A medical term used to describe a decreased muscle tone is known as hypotonia. Muscles usually have a very small amount of contraction that can give them the springy feel and provides some resistance to passive movement. Although hypotonia is not same as muscle weakness but, the two conditions can co-exist.
The condition can take place from the damage to the brain, spinal cord or muscles. The damage can be caused by trauma, environmental factors or genetic muscles or central nervous system disorders. At times the cause of hypotonia cannot be known. Infants who suffer from hypotonia have a floppy quality or rag doll appearance as their arms and legs hang by their sides and they have little or no control over the head.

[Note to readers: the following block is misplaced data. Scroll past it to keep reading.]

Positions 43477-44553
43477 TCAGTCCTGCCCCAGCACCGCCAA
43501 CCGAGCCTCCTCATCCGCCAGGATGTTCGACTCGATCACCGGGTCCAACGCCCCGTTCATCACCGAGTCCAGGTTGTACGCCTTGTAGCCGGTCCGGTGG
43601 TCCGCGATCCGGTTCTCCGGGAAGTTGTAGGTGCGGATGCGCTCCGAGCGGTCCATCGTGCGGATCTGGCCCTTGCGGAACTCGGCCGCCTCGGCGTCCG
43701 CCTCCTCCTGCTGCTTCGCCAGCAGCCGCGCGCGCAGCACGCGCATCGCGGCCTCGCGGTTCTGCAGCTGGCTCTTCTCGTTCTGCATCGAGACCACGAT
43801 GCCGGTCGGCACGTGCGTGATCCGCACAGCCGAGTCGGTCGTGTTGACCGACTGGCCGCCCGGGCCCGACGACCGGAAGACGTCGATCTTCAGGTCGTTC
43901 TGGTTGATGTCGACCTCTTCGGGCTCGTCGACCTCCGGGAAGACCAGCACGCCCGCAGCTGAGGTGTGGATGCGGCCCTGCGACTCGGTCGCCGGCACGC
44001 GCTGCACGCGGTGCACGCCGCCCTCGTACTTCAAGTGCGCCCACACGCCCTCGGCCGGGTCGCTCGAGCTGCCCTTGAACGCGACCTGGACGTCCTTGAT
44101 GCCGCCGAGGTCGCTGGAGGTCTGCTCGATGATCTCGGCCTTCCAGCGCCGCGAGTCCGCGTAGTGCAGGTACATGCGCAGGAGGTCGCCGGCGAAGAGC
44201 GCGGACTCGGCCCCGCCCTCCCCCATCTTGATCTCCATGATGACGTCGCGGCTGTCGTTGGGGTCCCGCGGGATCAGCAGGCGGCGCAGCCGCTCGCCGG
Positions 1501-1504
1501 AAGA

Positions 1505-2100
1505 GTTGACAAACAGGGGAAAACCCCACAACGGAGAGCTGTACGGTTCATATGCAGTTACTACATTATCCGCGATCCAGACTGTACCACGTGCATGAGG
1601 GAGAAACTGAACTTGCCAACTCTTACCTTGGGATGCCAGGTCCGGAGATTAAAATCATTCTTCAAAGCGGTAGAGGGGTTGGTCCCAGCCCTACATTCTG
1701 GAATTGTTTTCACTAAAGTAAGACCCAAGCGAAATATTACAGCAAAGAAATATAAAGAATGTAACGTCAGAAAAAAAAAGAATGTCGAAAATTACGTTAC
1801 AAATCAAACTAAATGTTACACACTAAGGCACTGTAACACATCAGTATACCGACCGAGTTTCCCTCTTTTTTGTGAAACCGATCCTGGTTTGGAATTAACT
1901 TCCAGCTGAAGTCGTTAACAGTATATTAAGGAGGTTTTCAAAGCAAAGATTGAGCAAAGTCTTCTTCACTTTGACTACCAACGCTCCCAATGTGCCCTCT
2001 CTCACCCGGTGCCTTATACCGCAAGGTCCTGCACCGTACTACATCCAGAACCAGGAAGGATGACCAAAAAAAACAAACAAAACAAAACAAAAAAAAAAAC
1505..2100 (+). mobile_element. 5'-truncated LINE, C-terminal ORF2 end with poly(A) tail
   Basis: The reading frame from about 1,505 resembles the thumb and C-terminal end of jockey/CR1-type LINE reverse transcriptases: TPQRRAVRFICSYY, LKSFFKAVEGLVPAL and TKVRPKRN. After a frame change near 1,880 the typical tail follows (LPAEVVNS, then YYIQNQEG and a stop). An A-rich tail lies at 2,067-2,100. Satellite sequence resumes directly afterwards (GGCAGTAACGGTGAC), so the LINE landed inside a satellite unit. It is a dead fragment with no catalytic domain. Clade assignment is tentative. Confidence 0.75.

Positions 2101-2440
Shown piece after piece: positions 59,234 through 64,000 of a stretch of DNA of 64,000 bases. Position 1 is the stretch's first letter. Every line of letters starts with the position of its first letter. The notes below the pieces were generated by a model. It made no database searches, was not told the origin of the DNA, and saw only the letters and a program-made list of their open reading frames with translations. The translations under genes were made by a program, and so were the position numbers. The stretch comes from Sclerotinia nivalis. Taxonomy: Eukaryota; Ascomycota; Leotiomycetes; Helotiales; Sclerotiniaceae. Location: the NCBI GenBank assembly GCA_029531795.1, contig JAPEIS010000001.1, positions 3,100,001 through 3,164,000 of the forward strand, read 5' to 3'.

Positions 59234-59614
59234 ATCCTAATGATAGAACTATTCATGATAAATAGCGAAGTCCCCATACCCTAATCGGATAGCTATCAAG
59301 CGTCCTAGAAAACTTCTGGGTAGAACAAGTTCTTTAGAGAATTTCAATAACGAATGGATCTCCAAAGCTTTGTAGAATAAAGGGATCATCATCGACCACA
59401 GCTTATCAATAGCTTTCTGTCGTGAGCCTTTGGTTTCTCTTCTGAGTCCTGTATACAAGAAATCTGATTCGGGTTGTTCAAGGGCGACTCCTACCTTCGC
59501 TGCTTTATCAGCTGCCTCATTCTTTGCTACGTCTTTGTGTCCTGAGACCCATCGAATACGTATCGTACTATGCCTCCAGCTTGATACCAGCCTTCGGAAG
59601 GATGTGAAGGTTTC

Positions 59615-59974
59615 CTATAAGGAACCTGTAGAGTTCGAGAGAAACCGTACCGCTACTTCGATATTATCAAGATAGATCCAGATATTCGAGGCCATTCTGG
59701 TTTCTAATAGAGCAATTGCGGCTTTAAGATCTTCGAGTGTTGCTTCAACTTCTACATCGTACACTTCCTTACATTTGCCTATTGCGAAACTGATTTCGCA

The treatment for hypotonia starts with a thorough diagnostic evaluation which is usually performed by a neurologist. The diagnosis includes an assessment of motor and sensory skills, balance and coordination, mental status, reflexes and functioning of nerves. The diagnosis can also include an MRI or CT of the brain, an EMG to evaluate nerve and muscle function or an EEG to measure electrical activity in the brain.
After the diagnosis, the condition is treated first and then the symptomatic and supportive therapy for the hypotonia follows. The physical therapy can be beneficial for motor control and overall body strength. Occupational therapy can be helpful in re-learning the ways to perform daily activities.
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